Alcoholism: An Essay of Truth
Alcoholism is defined as "a chronic disorder marked by excessive
and usually compulsive drinking of alcohol leading to
psychological and physical dependence or addiction"
(Merriam-Webster's Online Dictionary) According to the NIAAA
(National Institute on Alcohol Abuse and Addiction), alcoholism
is considered a disease, one that is chronic. That means that it
lasts a person's lifetime, follows a predictable course, and has
symptoms. The four common symptoms include:
Craving: Having a strong urge or need to drink.
Tolerance: The need to drink greater amounts of
alcohol in order to get a "buzz" or get "high". Physical
dependence: Withdrawal symptoms such as nausea,
headaches, perspiration, the "shakes", and anxiety when
refraining from alcohol. Loss of control: An
inability to stop drinking at the first drink. Alcoholism is the
third greatest killer in the United States, after heart disease
and cancer. Alcoholism can affect anyone of race, creed, or
nationality. It is a health problem that attacks the young and
old, lawyers, businessmen, housewives, police officers, teachers,
journalists, and even social workers and doctors who often end up
feeling they should be able to "heal themselves.
Is AA for you? "Alcoholics Anonymous is a
fellowship of men and women who share their experience, strength
and hope with each other that they may solve their common problem
and help others to recover from alcoholism. The only requirement
for membership is a desire to stop drinking. There are no dues or
fees for A.A. membership; they are self-supporting through their
own contributions. A.A. is not allied with any sect,
denomination, politics, organization or institution; does not
wish to engage in any controversy; neither endorses nor opposes
any causes. AA's primary purpose is to stay sober and help other
alcoholics achieve sobriety.
What are other treatment options? If you don't
think AA is for you, alcoholism should be treated by
professionals trained in addiction medicine. Physicians and other
health care workers are best suited to manage alcohol withdrawal
and the medical disorders associated with alcoholism. In fact,
home therapy without supervision by a trained professional may be
life threatening because of complications from alcohol withdrawal
syndrome. Usually an alcoholic will experience alcohol withdrawal
6-8 hours after cutting down or stopping alcohol consumption.
Alcohol withdrawal is treated by oral or IV hydration along with
medications that reverse the symptoms of alcohol withdrawal. The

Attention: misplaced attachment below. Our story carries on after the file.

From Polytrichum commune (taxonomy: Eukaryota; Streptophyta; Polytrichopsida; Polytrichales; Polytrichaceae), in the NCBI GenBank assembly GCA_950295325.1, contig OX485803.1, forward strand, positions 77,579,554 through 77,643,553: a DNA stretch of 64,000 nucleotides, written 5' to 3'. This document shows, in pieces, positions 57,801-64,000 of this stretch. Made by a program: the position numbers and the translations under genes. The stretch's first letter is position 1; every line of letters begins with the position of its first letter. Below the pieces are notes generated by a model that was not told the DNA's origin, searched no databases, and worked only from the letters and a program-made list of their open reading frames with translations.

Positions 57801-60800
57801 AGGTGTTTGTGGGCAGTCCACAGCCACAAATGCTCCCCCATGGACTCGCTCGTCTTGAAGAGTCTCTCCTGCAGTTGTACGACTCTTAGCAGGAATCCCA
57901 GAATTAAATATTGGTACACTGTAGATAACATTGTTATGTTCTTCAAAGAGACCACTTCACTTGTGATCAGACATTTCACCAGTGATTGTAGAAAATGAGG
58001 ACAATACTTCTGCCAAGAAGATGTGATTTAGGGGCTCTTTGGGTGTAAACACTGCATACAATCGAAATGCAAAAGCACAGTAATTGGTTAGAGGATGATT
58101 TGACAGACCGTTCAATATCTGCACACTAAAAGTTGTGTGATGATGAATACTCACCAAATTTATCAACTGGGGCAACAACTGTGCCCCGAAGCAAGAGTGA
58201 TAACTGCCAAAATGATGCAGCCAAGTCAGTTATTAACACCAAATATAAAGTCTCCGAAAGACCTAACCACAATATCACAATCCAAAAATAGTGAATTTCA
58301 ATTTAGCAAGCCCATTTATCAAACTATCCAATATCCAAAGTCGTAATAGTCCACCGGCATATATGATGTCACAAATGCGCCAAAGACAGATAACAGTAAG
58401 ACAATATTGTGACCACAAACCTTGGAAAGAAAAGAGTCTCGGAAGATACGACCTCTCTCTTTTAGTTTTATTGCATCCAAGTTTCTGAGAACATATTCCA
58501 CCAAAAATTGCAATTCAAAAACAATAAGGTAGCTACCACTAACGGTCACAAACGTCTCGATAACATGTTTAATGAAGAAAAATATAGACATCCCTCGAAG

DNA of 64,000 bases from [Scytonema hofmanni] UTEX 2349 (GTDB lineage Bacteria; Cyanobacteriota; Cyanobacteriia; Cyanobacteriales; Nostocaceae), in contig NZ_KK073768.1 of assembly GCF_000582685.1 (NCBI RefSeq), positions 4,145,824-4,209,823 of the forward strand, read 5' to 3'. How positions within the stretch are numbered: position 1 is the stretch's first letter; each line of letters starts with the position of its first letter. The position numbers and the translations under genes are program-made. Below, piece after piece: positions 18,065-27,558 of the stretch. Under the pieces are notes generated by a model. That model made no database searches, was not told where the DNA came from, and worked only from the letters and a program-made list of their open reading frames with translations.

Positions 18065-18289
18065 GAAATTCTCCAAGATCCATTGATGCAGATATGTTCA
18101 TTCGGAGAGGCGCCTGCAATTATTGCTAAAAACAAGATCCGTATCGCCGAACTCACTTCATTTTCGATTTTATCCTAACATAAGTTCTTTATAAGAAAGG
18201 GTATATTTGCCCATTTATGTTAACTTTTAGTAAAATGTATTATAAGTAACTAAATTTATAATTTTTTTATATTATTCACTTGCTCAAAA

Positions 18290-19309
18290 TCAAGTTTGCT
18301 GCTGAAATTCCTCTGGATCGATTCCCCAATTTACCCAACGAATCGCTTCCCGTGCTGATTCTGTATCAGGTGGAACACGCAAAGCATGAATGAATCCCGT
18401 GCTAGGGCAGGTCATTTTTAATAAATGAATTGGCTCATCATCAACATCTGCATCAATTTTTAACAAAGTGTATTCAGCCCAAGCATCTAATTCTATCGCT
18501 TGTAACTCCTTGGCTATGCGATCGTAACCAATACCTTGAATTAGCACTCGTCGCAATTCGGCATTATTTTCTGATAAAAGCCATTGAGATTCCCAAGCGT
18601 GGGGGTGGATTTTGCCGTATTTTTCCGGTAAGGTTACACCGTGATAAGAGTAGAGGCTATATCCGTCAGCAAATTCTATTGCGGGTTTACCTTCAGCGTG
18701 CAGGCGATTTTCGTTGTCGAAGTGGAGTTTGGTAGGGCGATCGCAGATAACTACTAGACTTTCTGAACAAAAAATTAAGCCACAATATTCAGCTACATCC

most common medications used to treat alcohol withdrawal symptoms
are benzodiazepines. Commonly used medications in this class are
lorazepam (Ativan), diazepam, (Valium), and chlordiazepoxide
(Librium). They can be given by IV, orally, or by injection.
Also, there are medications to help to abstinate from drinking
alcohol. The classic medication is disulfiram (Antabuse). It
interferes with alcohol metabolism resulting in a metabolite that
makes the person very uncomfortable and nauseated when consuming
alcohol. The greatest problem with disulfiram is that people will
often stop taking the medication to drink alcohol. To overcome
this problem, disulfiram is available as an implantable device
that is inserted under the skin.
There are several different questionnaires one could take to find
out if they may have a problem with alcohol. The
CAGE questionnaire, for example, asks the
following 4 questions. "Yes" answers to 2 or more of these
questions indicate a high likelihood of alcoholism.
Have you felt you should Cut down on your
Have people Annoyed you by criticizing your
Have you felt bad or Guilty about your drinking?
Have you ever had to drink first thing in the morning to steady
your nerves or get rid of a hangover
The TACE questionnaire is very similar. It also
asks 4 questions. The more "yes" answers a person has to these
questions, the higher the likelihood of this person drinking
How many drinks does it Take to get you high?
Have people Annoyed you by criticizing your
Have you ever felt you ought to Cut down on your
Have you ever had a drink first thing in the morning to steady
your nerves (Eye opener)?
If you, or anyone you know, may have a problem with alcohol, feel
free to check out www.aa.org for more information, or contact
a health care professional.
Other sites you can check out: